By Nicole Montesano • Staff Writer • 

Western Oregon braces for heat

yellowj / Can Stock photos
yellowj / Can Stock photos

An excessive heat alert, a red flag warning and a fire weather watch have all been posted for the Willamette Valley as it braces for record-setting heat this week.
With highs expected to hover in the triple digits the rest of the week, it will be crucial to make sure children and pets are not in hot cars, pets are not left in sun-exposed kennels or metal pickup beds, and that all pets and livestock be provided with 24/7 access to shade and fresh water. Temperatures can reach lethal levels within minutes.

The National Weather Service is predicting highs of 100 today, 106 Wednesday and Thursday, and 100 Friday. It is predicting highs dripping to 93 Saturday and the mid-80s Sunday.

The hottest day on record for McMinnville is 108 degrees, on July 21, 1938.

Overnight lows are expected to range from the mid-60s to the mid-70s, making it harder to cool buildings and people. As a result, power demand is expected to be high.

Breezy winds, low humidity and extremely high temperatures promise to make fire danger extremely high. The Weather Service urges people to be mindful of any potential ignition sources, especially in grassy areas, as fires are likely to spread rapidly.

The forecast heat wave has caused some outdoor activities to close this week. The Thursday McMinnville Farmers Market, on Cowls Street between First and Second streets, and the McMinnville Downtown Association’s Concerts On The Plaza, at Third and Davis streets, decided to skip this week due to the extreme weather.

Dog owners should avoid exercising their pets during the heat of the day, and be mindful that hot asphalt and cement can burn paw pads. Swimmers should wear life jackets, and anyone spending time outdoors should keep well rested, shaded and hydrated.

The forecast, as of Monday, according to the National Weather Service:

Sunny, with a high near 93. North wind 9 to 15 mph, with gusts as high as 23 mph.
Clear, with a low around 57. North wind 7 to 14 mph, with gusts as high as 22 mph.
Sunny and hot, with a high near 100. North wind 7 to 9 mph.
Tuesday night:
Clear, with a low around 62. North wind 9 to 11 mph, with gusts as high as 18 mph.
Sunny and hot, with a high near 106. North/northeast wind around 8 mph.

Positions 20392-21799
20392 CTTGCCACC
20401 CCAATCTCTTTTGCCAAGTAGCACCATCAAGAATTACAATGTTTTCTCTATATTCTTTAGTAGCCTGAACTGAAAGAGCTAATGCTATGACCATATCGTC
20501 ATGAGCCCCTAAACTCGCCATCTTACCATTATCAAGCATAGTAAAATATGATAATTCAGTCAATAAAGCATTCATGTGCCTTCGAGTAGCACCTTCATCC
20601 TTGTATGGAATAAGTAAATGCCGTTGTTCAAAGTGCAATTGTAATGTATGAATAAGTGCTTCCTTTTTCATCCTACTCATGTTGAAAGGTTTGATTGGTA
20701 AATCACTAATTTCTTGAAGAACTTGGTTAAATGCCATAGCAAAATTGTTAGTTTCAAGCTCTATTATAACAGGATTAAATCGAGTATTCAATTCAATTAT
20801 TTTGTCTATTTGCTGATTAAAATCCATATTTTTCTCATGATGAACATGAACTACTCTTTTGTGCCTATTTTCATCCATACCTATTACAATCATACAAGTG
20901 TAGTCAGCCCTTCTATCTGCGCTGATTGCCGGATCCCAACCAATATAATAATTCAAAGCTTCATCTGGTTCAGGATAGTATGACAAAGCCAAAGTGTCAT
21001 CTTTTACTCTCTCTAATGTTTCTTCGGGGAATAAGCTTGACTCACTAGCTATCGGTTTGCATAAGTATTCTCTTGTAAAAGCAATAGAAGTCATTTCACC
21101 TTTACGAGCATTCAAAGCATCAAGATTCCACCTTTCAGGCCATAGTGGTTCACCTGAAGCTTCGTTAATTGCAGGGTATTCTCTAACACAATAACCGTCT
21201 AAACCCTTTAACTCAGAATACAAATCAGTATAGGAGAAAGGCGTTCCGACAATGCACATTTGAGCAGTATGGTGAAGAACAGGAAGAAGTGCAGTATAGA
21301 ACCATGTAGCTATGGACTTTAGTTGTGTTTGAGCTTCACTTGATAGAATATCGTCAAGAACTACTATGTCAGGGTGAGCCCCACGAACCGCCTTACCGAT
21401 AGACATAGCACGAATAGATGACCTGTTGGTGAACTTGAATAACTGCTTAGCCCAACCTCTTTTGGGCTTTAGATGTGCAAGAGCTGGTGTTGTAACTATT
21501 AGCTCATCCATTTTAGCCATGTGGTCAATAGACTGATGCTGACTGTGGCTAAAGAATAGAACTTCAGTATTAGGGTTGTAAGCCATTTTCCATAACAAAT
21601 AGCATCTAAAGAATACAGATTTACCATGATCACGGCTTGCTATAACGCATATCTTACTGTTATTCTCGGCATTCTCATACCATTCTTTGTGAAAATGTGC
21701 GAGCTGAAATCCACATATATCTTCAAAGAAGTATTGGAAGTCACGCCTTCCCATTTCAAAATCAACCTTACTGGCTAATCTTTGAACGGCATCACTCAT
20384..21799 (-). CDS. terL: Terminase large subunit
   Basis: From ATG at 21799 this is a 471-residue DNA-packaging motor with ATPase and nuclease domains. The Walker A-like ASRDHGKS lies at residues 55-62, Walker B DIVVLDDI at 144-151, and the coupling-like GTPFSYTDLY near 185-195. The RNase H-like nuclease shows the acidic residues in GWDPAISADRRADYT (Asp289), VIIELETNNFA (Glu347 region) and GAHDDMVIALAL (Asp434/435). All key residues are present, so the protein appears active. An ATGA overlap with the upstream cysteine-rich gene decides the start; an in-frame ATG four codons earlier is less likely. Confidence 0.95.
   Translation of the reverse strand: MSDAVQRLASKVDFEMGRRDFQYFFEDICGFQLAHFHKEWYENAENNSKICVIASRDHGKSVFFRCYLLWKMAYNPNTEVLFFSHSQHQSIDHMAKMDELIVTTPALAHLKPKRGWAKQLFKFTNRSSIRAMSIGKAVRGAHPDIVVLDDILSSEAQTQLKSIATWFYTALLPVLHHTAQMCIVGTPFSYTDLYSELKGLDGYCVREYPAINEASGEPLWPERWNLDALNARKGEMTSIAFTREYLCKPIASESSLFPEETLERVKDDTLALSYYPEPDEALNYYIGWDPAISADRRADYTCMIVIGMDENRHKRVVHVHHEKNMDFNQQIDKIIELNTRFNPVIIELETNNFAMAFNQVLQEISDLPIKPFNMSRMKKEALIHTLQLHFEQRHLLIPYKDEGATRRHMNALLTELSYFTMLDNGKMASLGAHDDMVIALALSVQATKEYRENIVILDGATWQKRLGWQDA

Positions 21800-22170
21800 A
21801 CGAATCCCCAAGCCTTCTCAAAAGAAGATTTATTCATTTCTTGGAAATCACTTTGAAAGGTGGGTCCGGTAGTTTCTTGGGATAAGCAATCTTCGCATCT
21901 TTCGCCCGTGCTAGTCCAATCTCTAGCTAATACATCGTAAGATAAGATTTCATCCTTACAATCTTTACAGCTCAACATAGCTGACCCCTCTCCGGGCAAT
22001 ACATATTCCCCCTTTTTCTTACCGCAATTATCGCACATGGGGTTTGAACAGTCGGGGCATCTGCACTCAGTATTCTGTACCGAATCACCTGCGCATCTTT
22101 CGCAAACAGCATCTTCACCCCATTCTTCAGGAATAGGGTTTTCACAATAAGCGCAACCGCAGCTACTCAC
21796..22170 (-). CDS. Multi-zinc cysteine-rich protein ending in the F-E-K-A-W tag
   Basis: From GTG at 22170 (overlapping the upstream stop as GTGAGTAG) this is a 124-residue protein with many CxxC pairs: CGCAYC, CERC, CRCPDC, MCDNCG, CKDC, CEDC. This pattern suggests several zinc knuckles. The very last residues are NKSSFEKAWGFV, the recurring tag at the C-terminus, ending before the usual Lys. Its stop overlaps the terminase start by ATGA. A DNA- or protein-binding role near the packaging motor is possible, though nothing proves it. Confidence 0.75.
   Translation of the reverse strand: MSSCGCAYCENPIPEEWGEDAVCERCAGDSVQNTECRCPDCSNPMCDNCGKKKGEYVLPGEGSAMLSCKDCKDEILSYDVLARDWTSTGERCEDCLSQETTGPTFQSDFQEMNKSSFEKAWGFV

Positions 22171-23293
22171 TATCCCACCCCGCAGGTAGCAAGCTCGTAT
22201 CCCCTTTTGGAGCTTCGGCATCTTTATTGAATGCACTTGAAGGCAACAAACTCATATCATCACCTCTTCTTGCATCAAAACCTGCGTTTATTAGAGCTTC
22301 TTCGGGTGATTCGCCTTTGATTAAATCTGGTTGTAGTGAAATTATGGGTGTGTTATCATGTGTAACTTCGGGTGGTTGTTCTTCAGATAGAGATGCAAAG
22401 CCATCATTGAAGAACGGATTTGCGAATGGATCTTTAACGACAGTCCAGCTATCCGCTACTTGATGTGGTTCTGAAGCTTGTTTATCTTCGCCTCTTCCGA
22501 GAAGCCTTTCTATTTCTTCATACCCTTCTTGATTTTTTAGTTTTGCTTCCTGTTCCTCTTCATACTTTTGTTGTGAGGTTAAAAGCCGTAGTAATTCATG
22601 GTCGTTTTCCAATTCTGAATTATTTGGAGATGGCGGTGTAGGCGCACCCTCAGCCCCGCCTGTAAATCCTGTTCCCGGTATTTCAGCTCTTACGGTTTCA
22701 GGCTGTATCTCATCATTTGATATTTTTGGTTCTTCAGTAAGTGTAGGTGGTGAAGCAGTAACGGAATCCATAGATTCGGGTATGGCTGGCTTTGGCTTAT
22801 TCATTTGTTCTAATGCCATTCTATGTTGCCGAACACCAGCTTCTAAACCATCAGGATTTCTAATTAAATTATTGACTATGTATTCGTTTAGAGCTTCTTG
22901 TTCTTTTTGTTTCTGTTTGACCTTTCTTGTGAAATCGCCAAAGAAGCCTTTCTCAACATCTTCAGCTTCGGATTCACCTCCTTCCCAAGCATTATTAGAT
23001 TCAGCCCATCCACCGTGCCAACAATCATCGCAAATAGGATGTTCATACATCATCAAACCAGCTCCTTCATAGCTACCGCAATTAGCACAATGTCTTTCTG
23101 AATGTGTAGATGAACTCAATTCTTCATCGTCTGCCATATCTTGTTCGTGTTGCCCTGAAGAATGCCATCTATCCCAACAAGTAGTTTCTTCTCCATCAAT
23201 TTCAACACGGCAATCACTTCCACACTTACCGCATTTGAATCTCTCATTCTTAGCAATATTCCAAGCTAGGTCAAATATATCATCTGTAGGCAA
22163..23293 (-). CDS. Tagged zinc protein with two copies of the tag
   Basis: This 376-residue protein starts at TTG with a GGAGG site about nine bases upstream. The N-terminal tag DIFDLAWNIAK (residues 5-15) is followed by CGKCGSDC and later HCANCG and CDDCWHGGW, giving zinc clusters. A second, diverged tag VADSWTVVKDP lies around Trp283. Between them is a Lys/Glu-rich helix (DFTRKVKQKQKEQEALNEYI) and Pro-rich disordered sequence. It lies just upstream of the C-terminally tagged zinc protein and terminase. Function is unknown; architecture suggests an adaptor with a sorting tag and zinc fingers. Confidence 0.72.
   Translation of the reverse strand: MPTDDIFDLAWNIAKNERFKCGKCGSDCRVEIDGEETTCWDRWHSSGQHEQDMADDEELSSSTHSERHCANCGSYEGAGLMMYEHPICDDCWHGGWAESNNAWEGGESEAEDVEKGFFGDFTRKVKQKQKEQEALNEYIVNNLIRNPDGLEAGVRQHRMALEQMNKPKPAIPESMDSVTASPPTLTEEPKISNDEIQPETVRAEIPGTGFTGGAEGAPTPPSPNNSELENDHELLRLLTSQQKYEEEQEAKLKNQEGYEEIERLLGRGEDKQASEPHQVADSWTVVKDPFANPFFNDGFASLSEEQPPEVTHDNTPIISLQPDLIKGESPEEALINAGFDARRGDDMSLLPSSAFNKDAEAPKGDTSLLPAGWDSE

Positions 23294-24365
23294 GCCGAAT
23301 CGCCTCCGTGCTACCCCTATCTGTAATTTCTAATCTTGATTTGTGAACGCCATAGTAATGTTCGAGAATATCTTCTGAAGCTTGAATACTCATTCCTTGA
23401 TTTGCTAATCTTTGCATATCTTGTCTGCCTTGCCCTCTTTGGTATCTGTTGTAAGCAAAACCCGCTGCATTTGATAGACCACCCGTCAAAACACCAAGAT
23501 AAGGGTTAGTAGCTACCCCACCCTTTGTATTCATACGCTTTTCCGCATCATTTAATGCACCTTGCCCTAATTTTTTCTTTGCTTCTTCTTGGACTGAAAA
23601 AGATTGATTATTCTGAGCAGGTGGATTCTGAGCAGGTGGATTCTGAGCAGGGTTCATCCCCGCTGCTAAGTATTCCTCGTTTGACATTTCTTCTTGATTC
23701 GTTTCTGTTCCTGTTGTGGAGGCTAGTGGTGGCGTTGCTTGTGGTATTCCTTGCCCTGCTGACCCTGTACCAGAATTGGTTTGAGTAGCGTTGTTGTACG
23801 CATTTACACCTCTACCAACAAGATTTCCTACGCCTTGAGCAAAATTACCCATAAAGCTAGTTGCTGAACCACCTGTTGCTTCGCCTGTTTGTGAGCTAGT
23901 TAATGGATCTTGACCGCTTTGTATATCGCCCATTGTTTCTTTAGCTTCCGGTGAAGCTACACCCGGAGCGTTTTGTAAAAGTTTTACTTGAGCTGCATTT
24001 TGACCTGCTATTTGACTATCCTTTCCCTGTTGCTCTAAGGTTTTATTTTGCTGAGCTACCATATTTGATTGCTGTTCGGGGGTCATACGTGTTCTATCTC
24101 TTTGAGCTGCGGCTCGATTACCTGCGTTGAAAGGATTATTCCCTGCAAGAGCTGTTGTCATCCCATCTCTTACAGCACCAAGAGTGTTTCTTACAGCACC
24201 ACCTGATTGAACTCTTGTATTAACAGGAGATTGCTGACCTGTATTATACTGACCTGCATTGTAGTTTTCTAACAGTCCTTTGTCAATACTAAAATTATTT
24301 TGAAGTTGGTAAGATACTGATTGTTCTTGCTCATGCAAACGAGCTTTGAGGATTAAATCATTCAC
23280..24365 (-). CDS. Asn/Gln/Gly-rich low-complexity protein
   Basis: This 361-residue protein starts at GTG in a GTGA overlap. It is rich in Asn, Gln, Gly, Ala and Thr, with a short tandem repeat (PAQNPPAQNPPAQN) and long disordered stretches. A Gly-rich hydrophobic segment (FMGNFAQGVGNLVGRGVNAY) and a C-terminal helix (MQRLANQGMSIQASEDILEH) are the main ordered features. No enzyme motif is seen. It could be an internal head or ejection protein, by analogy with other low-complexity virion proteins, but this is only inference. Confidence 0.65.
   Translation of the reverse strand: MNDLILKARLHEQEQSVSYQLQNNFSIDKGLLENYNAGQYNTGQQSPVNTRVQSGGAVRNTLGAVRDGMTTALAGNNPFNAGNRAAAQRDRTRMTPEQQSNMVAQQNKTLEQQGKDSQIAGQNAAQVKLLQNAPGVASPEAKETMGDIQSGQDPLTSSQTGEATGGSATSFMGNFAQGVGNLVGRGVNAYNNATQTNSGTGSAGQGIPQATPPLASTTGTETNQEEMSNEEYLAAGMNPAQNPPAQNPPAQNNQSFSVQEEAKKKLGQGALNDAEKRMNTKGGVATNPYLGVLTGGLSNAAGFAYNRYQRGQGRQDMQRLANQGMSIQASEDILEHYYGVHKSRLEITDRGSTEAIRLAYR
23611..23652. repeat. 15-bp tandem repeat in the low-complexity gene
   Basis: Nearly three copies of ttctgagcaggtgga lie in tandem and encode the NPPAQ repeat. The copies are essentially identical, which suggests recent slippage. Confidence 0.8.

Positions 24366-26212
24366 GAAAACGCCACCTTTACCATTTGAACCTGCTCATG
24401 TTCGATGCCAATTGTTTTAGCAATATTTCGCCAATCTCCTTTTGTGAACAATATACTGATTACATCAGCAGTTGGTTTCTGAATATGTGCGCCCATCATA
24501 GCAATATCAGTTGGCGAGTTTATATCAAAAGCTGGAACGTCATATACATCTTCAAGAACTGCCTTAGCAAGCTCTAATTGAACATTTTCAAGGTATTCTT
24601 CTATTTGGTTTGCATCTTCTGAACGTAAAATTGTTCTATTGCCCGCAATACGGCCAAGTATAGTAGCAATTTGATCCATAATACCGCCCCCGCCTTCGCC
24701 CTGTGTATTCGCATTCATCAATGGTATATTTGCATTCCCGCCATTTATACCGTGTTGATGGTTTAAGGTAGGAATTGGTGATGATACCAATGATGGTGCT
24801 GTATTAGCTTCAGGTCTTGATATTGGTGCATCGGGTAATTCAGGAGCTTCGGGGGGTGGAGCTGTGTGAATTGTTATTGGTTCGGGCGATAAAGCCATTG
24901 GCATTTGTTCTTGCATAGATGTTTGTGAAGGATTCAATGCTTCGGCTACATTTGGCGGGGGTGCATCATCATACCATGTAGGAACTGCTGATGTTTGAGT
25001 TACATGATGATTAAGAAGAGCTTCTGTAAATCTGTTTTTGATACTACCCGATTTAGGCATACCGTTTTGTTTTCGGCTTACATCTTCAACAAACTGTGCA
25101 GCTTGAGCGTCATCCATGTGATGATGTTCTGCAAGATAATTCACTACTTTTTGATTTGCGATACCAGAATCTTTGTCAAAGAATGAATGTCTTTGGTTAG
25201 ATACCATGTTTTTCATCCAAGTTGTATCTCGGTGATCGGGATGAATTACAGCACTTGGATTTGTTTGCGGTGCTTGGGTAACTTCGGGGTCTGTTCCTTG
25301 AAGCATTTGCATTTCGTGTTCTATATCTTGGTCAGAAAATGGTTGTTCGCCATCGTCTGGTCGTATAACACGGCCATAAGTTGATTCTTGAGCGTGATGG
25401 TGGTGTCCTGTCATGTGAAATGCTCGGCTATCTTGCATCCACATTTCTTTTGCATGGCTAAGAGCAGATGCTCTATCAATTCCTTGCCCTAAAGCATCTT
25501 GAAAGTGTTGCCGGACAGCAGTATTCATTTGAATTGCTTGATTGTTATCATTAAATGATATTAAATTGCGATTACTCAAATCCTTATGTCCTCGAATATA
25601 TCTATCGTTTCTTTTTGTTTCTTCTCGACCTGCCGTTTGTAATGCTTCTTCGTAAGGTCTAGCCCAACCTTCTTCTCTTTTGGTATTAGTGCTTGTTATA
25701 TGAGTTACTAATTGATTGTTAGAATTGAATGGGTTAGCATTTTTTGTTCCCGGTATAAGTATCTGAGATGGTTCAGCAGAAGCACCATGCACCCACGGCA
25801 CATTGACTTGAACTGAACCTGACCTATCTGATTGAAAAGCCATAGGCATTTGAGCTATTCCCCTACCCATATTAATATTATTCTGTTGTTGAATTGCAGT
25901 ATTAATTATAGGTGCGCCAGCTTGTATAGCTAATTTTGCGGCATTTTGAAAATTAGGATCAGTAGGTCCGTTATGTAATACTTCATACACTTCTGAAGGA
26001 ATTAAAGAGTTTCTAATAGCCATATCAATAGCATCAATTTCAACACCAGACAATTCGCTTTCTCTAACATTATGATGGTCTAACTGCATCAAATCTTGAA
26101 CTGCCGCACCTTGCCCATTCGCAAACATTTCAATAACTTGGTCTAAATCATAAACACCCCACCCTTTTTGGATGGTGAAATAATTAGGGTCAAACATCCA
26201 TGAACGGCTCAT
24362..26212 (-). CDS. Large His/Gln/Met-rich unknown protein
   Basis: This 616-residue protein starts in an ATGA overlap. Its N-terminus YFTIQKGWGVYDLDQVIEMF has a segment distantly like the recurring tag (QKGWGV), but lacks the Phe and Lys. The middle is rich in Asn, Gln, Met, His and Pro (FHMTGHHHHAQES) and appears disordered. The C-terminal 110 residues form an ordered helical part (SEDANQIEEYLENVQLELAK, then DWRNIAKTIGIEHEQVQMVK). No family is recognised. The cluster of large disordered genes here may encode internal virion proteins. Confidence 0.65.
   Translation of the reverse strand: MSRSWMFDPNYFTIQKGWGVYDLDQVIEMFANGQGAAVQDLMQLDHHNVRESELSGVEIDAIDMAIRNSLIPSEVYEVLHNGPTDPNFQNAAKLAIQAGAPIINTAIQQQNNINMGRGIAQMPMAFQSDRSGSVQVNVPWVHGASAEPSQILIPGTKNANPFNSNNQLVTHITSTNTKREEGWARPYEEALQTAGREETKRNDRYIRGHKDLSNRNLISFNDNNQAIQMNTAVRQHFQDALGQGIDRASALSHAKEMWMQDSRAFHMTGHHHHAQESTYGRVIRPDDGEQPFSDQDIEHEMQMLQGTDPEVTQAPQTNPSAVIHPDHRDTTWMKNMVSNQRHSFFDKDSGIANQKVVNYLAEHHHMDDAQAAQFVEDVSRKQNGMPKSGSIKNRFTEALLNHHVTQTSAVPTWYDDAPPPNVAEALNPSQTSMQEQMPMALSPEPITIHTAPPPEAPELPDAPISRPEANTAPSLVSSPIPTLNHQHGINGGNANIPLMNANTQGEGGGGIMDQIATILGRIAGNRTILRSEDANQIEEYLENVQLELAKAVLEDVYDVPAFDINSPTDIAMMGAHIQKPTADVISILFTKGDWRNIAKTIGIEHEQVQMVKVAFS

Wednesday night:
Clear, with a low around 66.
Sunny and hot, with a high near 103.
Thursday night:
Mostly clear, with a low around 63.
Sunny and hot, with a high near 100.
Friday night:
Mostly clear, with a low around 61.




103? Wow, the horror of it. Our friends down south are probably rolling their eyes at us. In Phoenix that would be a nice pleasant summer day.

Don Dix

With all the present clamoring about global warming, how could McMinnville's high temperature record be 80 years old?

Actually, every monthly record, with the exception of June, was set in 1988 or before. Did you know nearly half (5) of those monthly records were set in the 1930s?

Maybe the 'climate experts' forgot to 'adjust' these recorded temps to fit the agenda!


Or maybe conclusions can't be drawn from narrow geographical statistics for record temperatures....


The McMinnville Public Library is a cooling center, we're open until 8 pm on Tuesday, Wednesday and Thursday this week. Our A/C was fixed this morning!

Don Dix

tagup -- Haven't you noticed every time there is a heat record threatened, the media hypes it all over the newscasts. And instead of actual temperatures on national maps these days, the graphic is 'heat index' (which is usually higher than temps this time of year). Sell, sell, sell!

Anytime a hypothesis requires subtle messaging of, or ignoring altogether, historical recordings and facts (plus the media hype), maybe a little deeper inspection would be prudent. But that's just how my processing works -- I'm sure there are other ways.